Bangladesh Krishak Sramik Awami League

The Bangladesh Krishak Sramik Awami League (BaKSAL) (Bengali: বাংলাদেশ কৃষক শ্রমিক আওয়ামী লীগ, English: Bangladesh Worker-Peasant's People's League; বাকশাল) was a political front comprising the Bangladesh Awami League, the Communist Party of Bangladesh, the National Awami Party (Muzaffar) and Jatiyo League.[1]

Bangladesh Krishak Sramik Awami League
বাংলাদেশ কৃষক শ্রমিক আওয়ামী লীগ
Bangladesh Peasants' Workers' People's League
LeaderSheikh Mujibur Rahman
FounderSheikh Mujibur Rahman
Founded24 February 1975
Dissolved15 August 1975
Merger ofAL
Bengali nationalism
Political positionLeft-wing

Following the Fourth Amendment to the Constitution of Bangladesh, enacted on 25 January 1975, Sheikh Mujibur Rahman formed BaKSAL on 24 February.[2] A presidential order also outlawed all political parties other than BaKSAL, creating a state of emergency and obligating other parties to join the front.

The party advocated for democratic socialism as a part of reforms under the theory of the Second Revolution, which BaKSAL worked to achieve the objectives of.[3]

BaKSAL was dissolved after the assassination of Sheikh Mujibur Rahman in August 1975.[4] As a result, all the political parties that merged with BaKSAL became independent again.

Background edit

Sheikh Mujibur Rahman (also known as Mujibur) and the Awami League won a landslide victory in the 1973 Bangladeshi general election. However, Mujibur had difficulties with fighting corruption in his own government and the increase in leftism caused by the Jatiya Samajtantrik Dal. In the face of growing unrest, on 28 December 1974, Mujibur declared a state of emergency.[5] He pushed the Fourth Amendment to the Constitution through Parliament on 25 January 1975. The amendment was passed in the Parliament unanimously. It dissolved all political parties, including the ruling party, the Awami League, and gave Mujibur the authority to form the Bangladesh Krishak Shramik Awami League (shortened as 'BaKSAL'), which would become the national party of Bangladesh.[6] The party was designed to overhaul the administrative system of Bangladesh to make it people-oriented. BaKSAL had similarities with the National Union Party's formation in the United States, which occurred at the height of the American Civil War.

Formation edit

BaKSAL was formed by Mujibur on 24 February 1975,[7][8] and it officially replaced the nation's other political organizations and associations on 1 September 1975; other political organizations were banned afterwards. All MPs and political parties were required to join the party; any MP who missed a parliamentary session, abstained, or failed to vote with the party would lose their seat.[9] As a result, most Awami League politicians and others from different parties joined BaKSAL; however, the Jatiyo Samajtantrik Dal, Purba Banglar Sarbahara Party, Purbo Bangla Sammobadi Dal-Marxbadi-Leninbadi (East Bengal Communist Party Marxist–Leninist), East Pakistan Communist Party, and Bangladesh Communist Party (Leninist) did not join.[7] Civilian government employees, professionals, and trade union leaders were also compelled to join the party.[7]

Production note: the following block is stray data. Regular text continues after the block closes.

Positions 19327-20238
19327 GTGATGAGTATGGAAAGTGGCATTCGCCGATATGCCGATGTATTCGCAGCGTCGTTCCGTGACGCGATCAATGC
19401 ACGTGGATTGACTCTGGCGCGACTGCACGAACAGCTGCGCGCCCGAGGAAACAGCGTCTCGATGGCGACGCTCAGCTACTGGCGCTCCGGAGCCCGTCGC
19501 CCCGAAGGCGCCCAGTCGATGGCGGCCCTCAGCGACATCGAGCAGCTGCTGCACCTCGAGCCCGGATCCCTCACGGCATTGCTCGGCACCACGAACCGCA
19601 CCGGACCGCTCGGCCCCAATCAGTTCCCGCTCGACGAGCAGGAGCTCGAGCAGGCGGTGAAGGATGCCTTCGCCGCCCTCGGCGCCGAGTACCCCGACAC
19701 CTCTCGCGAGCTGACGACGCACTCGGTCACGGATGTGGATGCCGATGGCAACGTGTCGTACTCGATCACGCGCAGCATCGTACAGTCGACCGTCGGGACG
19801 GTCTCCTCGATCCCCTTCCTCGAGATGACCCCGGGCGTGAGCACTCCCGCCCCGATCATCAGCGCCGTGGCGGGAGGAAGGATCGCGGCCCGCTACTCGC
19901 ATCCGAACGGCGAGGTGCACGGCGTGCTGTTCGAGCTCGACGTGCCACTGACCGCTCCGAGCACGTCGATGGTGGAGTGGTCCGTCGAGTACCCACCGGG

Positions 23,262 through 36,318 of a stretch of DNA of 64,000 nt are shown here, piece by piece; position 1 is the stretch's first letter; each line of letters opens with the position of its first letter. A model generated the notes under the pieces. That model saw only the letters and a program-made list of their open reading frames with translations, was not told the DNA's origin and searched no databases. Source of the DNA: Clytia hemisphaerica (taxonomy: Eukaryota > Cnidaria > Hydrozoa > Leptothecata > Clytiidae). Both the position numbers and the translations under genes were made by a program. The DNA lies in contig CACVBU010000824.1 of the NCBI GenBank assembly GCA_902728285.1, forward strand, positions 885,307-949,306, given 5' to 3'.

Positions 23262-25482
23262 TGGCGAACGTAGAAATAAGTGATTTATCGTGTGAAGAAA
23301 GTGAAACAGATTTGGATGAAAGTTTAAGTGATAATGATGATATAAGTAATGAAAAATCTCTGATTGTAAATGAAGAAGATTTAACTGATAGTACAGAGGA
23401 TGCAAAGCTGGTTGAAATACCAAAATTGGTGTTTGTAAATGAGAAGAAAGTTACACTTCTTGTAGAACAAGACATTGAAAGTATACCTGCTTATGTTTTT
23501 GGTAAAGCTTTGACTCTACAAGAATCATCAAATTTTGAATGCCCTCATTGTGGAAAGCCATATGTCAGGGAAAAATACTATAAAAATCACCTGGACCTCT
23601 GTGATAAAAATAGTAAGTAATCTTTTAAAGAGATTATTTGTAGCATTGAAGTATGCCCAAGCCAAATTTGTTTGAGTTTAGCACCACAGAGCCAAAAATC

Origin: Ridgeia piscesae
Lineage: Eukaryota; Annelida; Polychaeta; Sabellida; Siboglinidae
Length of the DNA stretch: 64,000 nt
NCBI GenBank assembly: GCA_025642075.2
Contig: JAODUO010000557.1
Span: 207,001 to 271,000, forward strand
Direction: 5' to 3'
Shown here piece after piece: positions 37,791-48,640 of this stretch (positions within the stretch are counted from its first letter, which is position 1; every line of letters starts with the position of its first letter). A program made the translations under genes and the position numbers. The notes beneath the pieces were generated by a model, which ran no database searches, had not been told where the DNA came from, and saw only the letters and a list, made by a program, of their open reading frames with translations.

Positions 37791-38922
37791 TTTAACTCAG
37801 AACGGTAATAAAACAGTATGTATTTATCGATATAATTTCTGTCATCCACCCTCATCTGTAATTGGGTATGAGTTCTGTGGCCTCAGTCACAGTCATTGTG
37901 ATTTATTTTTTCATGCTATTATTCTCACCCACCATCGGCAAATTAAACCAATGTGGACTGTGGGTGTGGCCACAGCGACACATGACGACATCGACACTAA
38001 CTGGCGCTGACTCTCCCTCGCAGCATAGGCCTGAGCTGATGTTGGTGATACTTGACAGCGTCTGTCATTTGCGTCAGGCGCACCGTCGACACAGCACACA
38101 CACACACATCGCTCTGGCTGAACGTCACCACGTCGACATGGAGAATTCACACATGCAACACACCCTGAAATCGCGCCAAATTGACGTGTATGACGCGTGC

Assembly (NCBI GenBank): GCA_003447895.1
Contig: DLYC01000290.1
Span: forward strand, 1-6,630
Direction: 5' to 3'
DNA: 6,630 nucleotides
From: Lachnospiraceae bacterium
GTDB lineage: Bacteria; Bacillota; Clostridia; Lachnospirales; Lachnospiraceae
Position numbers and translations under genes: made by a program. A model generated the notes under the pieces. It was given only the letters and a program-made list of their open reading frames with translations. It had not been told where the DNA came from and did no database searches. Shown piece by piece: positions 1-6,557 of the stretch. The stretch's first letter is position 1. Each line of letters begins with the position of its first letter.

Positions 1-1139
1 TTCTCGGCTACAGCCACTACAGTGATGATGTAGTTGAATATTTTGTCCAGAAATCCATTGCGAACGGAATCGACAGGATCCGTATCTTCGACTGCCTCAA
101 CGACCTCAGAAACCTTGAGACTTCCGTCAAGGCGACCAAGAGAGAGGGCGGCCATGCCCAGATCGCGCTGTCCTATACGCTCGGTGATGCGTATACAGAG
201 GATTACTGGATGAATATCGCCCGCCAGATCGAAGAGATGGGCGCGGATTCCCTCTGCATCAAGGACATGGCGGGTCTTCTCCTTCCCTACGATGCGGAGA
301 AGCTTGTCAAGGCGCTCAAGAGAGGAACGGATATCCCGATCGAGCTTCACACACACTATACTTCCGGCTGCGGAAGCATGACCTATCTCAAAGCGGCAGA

President Mujibur Rahman, BaKSAL's chairman, appointed a fifteen-member executive committee, a 120-member central committee, and five front organizations, namely, Jatiya Krishak League, Jatiya Sramik League, Jatiya Mahila League, Jatiya Juba League, and Jatiya Chhatra League (peasants, workers, women, youth, and students respectively) for the party.[10] All members of the executive committee and central committee were appointed as ministers.

Executive committee edit

Central Committee edit

  1. Sheikh Mujibur Rahman
  2. Syed Nazrul Islam
  3. Muhammad Mansur Ali
  4. Abdul Mannan
  5. Abdul Malik Ukil
  6. Khondaker Mostaq Ahmad
  7. A.H.M Kamaruzzaman
  8. Kazi Linchon
  9. Mahmudullah
  10. Abdus Samad Azad
  11. M. Yousuf Ali
  12. Phani Bhushan Majumder
  13. Kamal Hossain
  14. Muhammad Sohrab Hossain
  15. Abdur Rab Serniabat
  16. Manaranjan Dhar
  17. Abdul Matin
  18. Asaduzzanan
  19. Md Korban Ali
  20. Dr. Azizul Rahman Mallik
  21. Dr. Muzaffar Ahmed Chowdhury
  22. Tofael Ahmed
  23. Shah Moazzam Hossain
  24. Abdul Momin Talukdar
  25. Dewan Farid Gazi
  26. Professor Nurul Islam Choudhry
  27. Taheruddin Thakur
  28. Moslemuddin Khan
  29. Professor Abu Sayeed
  30. Nurul Islam Manzur
  31. KM Obaidur Rahman
  32. Dr. Khitish Chandra Mandal
  33. Reazuddin Ahmad
  34. M. Baitullah
  35. Rahul Quddus (Secretary)
  36. Zillur Rahman
  37. Mohiuddin Ahmad MP
  38. Sheikh Fazlul Haque Mani
  39. Abdur Razzaq
  40. Sheikh Shahidul Islam
  41. Anwar Choudhry
  42. Syeda Sajeda Chowdhury
  43. Taslima Abed
  44. Abdur Rahim
  45. Abdul Awal
  46. Lutfur Rahman
  47. A.K. Muzibur Rahman
  48. Dr. Mofiz Choudhry
  49. Dr. Alauddin Ahammad
  50. Dr. Ahsanul Haq
  51. Raushan Ali
  52. Azizur Rahman Akkas
  53. Sheikh Abdul Aziz
  54. Salahuddin Yusuf
  55. Michael Sushil Adhikari
  56. Kazi Abdul Hakim
  57. Mollah Jalaluddin
  58. Shamsuddin Mollah
  59. Gour Chandra Bala
  60. Gazi Ghulam Mustafa
  61. Shamsul Haq
  62. Shamsuzzoha
  63. Rafiqueuddin Bhuiya
  64. Syed Ahmad
  65. Shamsur Rahman Khan Shahjahan
  66. Nurul Haq
  67. Kazi Zahirul Qayyum
  68. Capt.(Retd) Sujjat Ali
  69. M.R. Siddiqui
  70. MA Wahab
  71. Chittaranjan Sutar,
  72. Sayeda Razia Banu
  73. Ataur Rahman Khan
  74. Khandakar Muhammad Illyas
  75. Mong Pru Saire
  76. Professor Muzaffar Ahmed Chowdhury
  77. Ataur Rahman
  78. Pir Habibur Rahman
  79. Syed Altaf Hossain
  80. Muhammad Farhad
  81. Matia Chowdhury
  82. Hazi Danesh